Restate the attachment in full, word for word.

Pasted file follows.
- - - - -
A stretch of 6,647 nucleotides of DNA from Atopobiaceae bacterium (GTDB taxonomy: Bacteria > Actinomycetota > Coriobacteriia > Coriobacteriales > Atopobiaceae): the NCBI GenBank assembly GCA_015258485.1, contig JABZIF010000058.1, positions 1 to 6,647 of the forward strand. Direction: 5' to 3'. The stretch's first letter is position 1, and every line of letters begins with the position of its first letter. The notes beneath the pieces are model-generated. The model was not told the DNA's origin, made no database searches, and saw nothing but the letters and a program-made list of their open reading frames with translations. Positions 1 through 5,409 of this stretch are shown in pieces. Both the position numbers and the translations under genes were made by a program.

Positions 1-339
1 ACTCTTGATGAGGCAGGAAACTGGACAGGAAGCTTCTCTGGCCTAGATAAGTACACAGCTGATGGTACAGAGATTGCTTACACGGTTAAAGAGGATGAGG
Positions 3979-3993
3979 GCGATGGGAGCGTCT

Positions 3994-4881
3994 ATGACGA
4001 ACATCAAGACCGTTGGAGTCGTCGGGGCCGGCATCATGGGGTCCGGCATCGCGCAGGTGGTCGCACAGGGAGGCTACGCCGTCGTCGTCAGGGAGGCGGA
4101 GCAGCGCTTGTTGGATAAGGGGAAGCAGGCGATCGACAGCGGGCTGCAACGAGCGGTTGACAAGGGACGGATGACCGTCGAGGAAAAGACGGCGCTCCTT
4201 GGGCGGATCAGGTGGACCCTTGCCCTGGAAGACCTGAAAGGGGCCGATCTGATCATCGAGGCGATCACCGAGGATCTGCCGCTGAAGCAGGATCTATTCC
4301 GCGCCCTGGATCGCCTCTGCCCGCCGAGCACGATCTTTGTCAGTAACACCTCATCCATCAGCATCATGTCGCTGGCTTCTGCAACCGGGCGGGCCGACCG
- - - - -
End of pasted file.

A stretch of 6,647 nucleotides of DNA from Atopobiaceae bacterium (GTDB taxonomy: Bacteria > Actinomycetota > Coriobacteriia > Coriobacteriales > Atopobiaceae): the NCBI GenBank assembly GCA_015258485.1, contig JABZIF010000058.1, positions 1 to 6,647 of the forward strand. Direction: 5' to 3'. The stretch's first letter is position 1, and every line of letters begins with the position of its first letter. The notes beneath the pieces are model-generated. The model was not told the DNA's origin, made no database searches, and saw nothing but the letters and a program-made list of their open reading frames with translations. Positions 1 through 5,409 of this stretch are shown in pieces. Both the position numbers and the translations under genes were made by a program.

Positions 1-339
1 ACTCTTGATGAGGCAGGAAACTGGACAGGAAGCTTCTCTGGCCTAGATAAGTACACAGCTGATGGTACAGAGATTGCTTACACGGTTAAAGAGGATGAGG
Positions 3979-3993
3979 GCGATGGGAGCGTCT

Positions 3994-4881
3994 ATGACGA
4001 ACATCAAGACCGTTGGAGTCGTCGGGGCCGGCATCATGGGGTCCGGCATCGCGCAGGTGGTCGCACAGGGAGGCTACGCCGTCGTCGTCAGGGAGGCGGA
4101 GCAGCGCTTGTTGGATAAGGGGAAGCAGGCGATCGACAGCGGGCTGCAACGAGCGGTTGACAAGGGACGGATGACCGTCGAGGAAAAGACGGCGCTCCTT
4201 GGGCGGATCAGGTGGACCCTTGCCCTGGAAGACCTGAAAGGGGCCGATCTGATCATCGAGGCGATCACCGAGGATCTGCCGCTGAAGCAGGATCTATTCC
4301 GCGCCCTGGATCGCCTCTGCCCGCCGAGCACGATCTTTGTCAGTAACACCTCATCCATCAGCATCATGTCGCTGGCTTCTGCAACCGGGCGGGCCGACCG